Penick: Streaming web videos keep us informed

Updated 5/10/2011 9:13 AM

When our three children were little back in the 1980s, they preferred the soft-spoken manner found on Mr. Rogers Neighborhood over the quick-change acts and razzle-dazzle of Sesame Street.

I'm not sure why those two shows came to mind just now. Perhaps all the high-technology that aroused my senses after attending Naperville's recent Smart Grid Open House generated the thought.

Or maybe it was inspired by watching the men from JULIE that our neighbors called to mark their yard with colorful flags before they began digging for their latest landscaping project.

Or, possibly, I yearned to embrace some sweet memories from gentler times, considering that Mother Nature sadly seems to be spinning out of control this spring.

Interesting. Those two men from JULIE, equipped with their innovative tracking devices across the street, also sent me a simple signal two weeks ago as I prepared to leave my house. They were wearing knitted caps.

Another quick check of the thermometer revealed the temperature was holding at 44 degrees. So even though the calendar indicated we're halfway through spring, I grabbed my favorite red knitted hat and wrapped up in layers for my 3-mile Riverwalk trek with my walking partner.

Every week, we aspire to solve some of the world's problems, focused on local issues first.

More than once, knowing repetition helps with remembering, I've reiterated that during the past year I've become impressed and engaged with on-demand, online streaming videos now featured on websites provided by the City of Naperville, Indian Prairie Unit District 204 and C-SPAN.

As a news junkie who has a difficult time fitting all the public meetings and workshops into my schedule, I applaud these positive efforts that bring more transparency to local government for folks who want to watch (or re-watch) elected officials during public and open meetings, budgetary workshops and reviews, planning meetings and other programs of interest to citizens.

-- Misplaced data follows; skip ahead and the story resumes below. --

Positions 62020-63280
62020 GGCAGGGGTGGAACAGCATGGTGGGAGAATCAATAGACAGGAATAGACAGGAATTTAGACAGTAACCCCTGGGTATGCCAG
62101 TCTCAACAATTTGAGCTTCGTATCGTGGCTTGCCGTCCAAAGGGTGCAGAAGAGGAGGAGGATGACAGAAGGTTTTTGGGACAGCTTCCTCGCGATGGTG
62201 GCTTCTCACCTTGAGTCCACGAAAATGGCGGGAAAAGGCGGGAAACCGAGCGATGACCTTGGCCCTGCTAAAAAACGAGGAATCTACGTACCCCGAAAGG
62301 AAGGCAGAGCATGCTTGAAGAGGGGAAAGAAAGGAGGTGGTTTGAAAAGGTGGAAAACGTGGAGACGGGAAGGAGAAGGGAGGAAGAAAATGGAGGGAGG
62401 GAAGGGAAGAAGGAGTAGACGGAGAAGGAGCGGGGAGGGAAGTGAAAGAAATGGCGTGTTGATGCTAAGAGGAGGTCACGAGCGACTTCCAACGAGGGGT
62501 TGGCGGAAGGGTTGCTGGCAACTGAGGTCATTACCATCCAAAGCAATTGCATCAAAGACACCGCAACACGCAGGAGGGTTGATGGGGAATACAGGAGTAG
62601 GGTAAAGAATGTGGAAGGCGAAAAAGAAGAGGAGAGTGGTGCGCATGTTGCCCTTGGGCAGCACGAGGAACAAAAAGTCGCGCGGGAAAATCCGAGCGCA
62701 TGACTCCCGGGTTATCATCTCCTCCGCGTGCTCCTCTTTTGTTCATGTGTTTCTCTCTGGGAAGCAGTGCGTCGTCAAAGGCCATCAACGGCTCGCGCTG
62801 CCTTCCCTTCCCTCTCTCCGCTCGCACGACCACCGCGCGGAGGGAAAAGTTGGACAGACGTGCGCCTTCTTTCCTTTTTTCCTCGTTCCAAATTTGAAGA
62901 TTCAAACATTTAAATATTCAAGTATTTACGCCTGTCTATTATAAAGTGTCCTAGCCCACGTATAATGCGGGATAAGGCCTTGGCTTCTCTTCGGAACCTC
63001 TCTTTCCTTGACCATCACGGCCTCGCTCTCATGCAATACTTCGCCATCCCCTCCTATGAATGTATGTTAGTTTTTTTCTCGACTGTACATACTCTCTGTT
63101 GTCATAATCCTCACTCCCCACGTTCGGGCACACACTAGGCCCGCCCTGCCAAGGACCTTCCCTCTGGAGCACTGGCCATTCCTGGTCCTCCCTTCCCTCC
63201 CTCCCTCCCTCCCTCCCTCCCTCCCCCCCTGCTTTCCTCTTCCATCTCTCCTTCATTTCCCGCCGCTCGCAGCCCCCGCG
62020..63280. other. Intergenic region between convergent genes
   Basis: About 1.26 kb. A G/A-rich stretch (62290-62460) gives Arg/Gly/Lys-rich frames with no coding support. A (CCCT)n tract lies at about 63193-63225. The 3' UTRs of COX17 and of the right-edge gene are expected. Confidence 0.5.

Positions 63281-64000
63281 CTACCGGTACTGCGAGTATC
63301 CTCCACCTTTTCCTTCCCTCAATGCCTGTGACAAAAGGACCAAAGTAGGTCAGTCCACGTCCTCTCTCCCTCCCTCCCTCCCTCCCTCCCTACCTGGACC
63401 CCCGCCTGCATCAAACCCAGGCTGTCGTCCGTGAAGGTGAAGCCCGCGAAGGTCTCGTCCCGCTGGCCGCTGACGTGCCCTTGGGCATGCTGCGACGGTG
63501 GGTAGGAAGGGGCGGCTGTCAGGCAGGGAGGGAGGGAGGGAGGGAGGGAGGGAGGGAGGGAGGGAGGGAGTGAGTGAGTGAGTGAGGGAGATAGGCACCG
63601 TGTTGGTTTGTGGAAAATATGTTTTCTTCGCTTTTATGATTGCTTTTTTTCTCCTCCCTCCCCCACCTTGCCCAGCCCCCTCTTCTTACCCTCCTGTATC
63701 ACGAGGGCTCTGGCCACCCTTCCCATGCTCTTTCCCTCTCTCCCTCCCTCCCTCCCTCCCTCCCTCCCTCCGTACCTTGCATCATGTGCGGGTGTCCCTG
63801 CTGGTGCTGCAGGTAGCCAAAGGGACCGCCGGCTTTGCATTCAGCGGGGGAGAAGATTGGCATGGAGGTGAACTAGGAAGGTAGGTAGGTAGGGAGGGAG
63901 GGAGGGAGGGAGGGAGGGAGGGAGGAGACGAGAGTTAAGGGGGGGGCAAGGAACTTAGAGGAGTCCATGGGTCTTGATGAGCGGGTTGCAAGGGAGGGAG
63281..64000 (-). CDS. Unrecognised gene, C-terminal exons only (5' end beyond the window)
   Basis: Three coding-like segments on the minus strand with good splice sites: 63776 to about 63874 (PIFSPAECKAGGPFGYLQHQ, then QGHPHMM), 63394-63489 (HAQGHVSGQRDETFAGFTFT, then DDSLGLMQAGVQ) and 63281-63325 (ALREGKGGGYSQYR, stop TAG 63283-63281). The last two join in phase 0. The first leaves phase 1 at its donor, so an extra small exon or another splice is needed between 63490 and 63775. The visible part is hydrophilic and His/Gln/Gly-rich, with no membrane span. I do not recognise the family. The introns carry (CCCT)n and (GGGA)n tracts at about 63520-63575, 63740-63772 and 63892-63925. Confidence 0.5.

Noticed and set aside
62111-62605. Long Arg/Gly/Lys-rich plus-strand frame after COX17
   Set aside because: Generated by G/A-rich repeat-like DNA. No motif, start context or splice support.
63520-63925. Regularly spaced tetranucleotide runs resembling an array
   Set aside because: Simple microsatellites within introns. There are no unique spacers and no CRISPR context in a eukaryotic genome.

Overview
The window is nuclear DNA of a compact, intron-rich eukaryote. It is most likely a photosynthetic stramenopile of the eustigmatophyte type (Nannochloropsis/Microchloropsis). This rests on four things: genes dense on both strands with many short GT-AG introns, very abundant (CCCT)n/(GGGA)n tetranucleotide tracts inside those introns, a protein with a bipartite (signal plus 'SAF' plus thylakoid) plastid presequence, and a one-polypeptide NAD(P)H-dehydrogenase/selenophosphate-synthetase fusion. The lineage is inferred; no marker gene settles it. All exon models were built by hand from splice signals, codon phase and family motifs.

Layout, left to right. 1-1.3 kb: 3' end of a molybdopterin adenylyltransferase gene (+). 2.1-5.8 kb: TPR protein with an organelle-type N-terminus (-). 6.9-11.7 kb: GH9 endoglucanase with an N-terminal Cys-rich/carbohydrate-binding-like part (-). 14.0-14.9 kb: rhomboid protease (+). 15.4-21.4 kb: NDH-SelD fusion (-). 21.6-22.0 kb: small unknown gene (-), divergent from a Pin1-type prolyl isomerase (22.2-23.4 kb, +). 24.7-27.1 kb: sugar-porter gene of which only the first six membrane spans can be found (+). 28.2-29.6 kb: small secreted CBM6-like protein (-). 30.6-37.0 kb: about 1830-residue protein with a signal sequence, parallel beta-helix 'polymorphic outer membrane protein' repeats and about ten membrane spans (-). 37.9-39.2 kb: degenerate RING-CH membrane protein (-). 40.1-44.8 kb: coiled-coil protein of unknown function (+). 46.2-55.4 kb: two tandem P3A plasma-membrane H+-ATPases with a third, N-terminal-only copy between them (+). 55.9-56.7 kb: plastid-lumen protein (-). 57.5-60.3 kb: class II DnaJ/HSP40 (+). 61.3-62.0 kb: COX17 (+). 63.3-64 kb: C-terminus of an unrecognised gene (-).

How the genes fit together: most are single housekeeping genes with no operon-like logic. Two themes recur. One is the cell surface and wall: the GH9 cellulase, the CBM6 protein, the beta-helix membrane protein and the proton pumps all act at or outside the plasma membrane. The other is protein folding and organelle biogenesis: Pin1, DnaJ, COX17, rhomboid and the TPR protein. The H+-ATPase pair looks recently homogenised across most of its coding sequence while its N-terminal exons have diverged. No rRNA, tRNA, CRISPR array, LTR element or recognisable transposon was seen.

When you consider the definition of transparent government implies openness, communication and accountability, on-demand streaming videos of public meetings give residents opportunities to watch the procedures in their entirety at their convenience.

You can see your elected officials in action. Hear their voices. Determine if they're prepared. Note how they interact with their governing body.

Readers will find the archives for Naperville meetings, workshops and some special events at Or simply look for the "e-agenda streaming" icon right up front on the home page of the city's website.

District 204 meetings and workshops are easily accessible at

Recent conversations with the communications and technology folks who helped create these on-demand services led me to discover such productions are relatively inexpensive. Plus, in District 204, videotaping the meetings has provided hands-on experience for the students who assist.

What's more, on several occasions, city council members noted that since they began holding budget workshops in the council chambers in clear view with public broadcast, residents have been more understanding about the process. The same has applied in District 204.

All that said, transparency goes beyond public meetings.

I'd like to see all public officials be open, forthcoming, frank, straightforward, available and candid behind the scenes, as well as in clear view. Answering phone calls from the media in a timely fashion is always appreciated, too.

During the recent election campaign, I asked many of the hopefuls (incumbents, too) running for office in Naperville Unit District 203, Naperville Park District and College of DuPage about online video streaming of public meetings.

Some of them were unaware of the online services Naperville and District 204 offer.

Here's hoping all elected officials will welcome more sunshine for all of us as they begin fiscal 2012.

Thanks to all candidates -- incumbents and newly elected -- who will help fill our governing bodies. Be prepared and eager to begin serving new terms and answering questions with civility.

Going forward, what will it be? What's in the box or behind the curtain? Or on-demand online transparency?

It's a beautiful day in the neighborhood.